Prison recidivism: Can you make people go straight by being especially tough on them? A new study says no—quite the opposite.

Getting tough isn’t all it’s cracked up to be

Attention “Law and Order” advocates:

Is the purpose of prison to make people as miserable as possible, or to ensure that if and when they get out, they don’t commit a crime again? It turns out that the two objectives may be in conflict.

A new study from the University of Chicago and Yale shows that harsh prison conditions often don’t improve post-release behavior, and actually may worsen it. In other words, when you subject inmates to higher-security imprisonment with grimmer conditions and surround them with more-hardened criminals, you may be making them prime candidates for recidivism, or backsliding to a life of crime, after they serve their time.

Here’s the report’s conclusion:

With over two million inmates currently incarcerated and six hundred thousand inmates released per year, the demographic impact of American prisons can hardly be overstated. In this paper we have attempted to understand the impact of incarceration on inmates’ subsequent criminal behavior.

By exploiting discontinuities in the assignment of inmates to different security levels, we attempt to isolate the causal impact of prison conditions on recidivism. Our findings suggest that harsher prison conditions do not reduce post-release criminal behavior, and may even increase it.

Turning to policy questions, while our estimates are imprecise, they are large in magnitude and appear larger than benchmark estimates of deterrence effects. Our results also highlight the potential importance of research aimed at determining which aspects of incarceration increase or reduce recidivism. A richer understanding of the ways inmates respond to both harsher prison conditions and exposure to more violent peers would likely allow policymakers to suppress socially costly recidivism by adjusting conditions and redesigning assignment systems, both between and within prisons.

Let’s backtrack to some of the report’s earlier language:

We find no evidence that harsher confinement conditions reduce recidivism. If anything, our estimates suggest that moving an inmate over a cutoff that increases his assigned security level from minimum to above-minimum security tends to increase his likelihood of rearrest following release.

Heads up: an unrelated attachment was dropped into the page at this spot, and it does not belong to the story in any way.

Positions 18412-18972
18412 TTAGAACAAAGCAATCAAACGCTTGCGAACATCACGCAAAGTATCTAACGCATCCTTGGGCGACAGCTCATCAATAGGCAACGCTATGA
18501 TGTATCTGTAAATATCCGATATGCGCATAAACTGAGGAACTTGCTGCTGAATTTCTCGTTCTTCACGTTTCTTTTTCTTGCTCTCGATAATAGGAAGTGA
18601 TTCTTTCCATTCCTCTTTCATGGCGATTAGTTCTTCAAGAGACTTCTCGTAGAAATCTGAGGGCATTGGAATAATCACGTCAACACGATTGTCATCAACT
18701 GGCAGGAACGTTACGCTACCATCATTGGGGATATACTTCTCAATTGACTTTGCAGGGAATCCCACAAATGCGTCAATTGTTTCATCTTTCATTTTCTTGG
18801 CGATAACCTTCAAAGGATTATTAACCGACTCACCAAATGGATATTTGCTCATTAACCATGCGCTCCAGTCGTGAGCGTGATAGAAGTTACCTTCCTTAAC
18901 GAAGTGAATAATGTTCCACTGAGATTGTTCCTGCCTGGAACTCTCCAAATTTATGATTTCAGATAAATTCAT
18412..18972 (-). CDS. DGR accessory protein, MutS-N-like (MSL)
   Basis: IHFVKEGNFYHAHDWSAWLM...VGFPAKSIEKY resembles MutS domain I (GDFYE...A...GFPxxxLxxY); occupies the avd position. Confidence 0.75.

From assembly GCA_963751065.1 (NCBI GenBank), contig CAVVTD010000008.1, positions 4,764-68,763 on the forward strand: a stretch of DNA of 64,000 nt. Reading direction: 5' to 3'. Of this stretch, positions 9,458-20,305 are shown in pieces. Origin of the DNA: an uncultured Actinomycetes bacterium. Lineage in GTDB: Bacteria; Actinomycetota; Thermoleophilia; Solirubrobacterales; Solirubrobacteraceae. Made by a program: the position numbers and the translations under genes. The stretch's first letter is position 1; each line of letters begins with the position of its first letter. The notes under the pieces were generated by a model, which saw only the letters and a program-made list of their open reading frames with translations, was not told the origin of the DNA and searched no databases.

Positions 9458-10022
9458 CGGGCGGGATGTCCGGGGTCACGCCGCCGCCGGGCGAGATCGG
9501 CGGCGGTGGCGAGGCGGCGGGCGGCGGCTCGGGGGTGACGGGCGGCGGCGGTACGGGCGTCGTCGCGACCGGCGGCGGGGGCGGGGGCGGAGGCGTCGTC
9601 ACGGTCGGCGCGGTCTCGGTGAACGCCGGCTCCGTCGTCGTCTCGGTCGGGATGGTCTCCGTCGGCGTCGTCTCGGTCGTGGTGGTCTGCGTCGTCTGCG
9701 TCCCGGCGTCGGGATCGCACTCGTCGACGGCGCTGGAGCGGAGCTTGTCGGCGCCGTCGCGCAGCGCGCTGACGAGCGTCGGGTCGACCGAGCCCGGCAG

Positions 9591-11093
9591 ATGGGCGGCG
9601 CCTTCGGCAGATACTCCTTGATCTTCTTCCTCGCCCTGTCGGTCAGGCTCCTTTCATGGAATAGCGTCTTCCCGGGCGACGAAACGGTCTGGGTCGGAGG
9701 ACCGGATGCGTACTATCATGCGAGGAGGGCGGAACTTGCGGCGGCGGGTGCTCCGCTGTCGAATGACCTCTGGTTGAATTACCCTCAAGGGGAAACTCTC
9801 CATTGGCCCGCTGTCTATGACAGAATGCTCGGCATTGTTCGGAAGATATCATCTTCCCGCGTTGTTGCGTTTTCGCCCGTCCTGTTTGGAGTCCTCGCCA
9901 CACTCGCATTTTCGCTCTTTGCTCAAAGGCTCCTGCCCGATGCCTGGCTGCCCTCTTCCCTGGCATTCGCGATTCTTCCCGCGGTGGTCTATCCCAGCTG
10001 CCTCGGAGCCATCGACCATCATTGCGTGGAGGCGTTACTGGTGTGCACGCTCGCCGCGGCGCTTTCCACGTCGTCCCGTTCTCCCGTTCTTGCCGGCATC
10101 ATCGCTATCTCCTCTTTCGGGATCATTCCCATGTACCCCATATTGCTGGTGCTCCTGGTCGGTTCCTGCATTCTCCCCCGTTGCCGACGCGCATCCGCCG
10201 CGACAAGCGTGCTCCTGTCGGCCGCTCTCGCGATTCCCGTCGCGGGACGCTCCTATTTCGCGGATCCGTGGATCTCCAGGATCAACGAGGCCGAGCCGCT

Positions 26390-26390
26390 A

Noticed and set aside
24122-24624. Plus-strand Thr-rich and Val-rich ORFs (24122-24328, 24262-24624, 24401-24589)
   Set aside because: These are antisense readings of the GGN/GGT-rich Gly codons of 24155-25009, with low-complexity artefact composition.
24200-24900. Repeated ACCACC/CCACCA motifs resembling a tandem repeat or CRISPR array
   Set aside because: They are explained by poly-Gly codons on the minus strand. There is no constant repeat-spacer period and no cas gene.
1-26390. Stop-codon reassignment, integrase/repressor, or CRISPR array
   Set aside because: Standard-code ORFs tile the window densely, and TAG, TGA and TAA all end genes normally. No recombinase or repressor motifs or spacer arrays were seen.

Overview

Although small sample sizes mean that our estimates are not uniformly statistically significant, they are nevertheless difficult to reconcile with models of “specific deterrence,” and seem more consistent with models of social interactions or psychological effects of incarceration….

…Our finding that harsher imprisonment conditions do not reduce recidivism stands in contrast to prior evidence of a specific deterrence effect (Sherman and Berk, 1984), in which punishing a criminal more severely reduces that individual’s subsequent probability of recidivism.

…the composition of a prisoner’s fellow inmates varies dramatically with the prisoner’s security level, and is therefore likely to form part of the effect of security level on post-release recidivism.

What they’re saying is, if you treat people like animals, and surround them with unspeakable atrocity and terror on a daily basis, they don’t come out very nice people. This is no less true of those who go in with serious attitude and behavior problems.

Reading this, one can’t help but wonder: Are studies like this, by serious researchers, always ignored, or do people ever pay attention and actually change their minds? What about candidates—and talk show hosts—who prove their mettle by talking as tough as possible? Will they admit that their stance may be wrong?

Answer: don’t bet on it. Cynicism plays too big a role in professional advancement in our society. Even if they know that a more nuanced approach may be more effective, opinion leaders are rarely rewarded for going that route. Dirty Harry and The Terminator are perennial favorites,  even if they’re fiction.



  • Russ Baker

    Russ Baker is Editor-in-Chief of WhoWhatWhy. He is an award-winning investigative journalist who specializes in exploring power dynamics behind major events.

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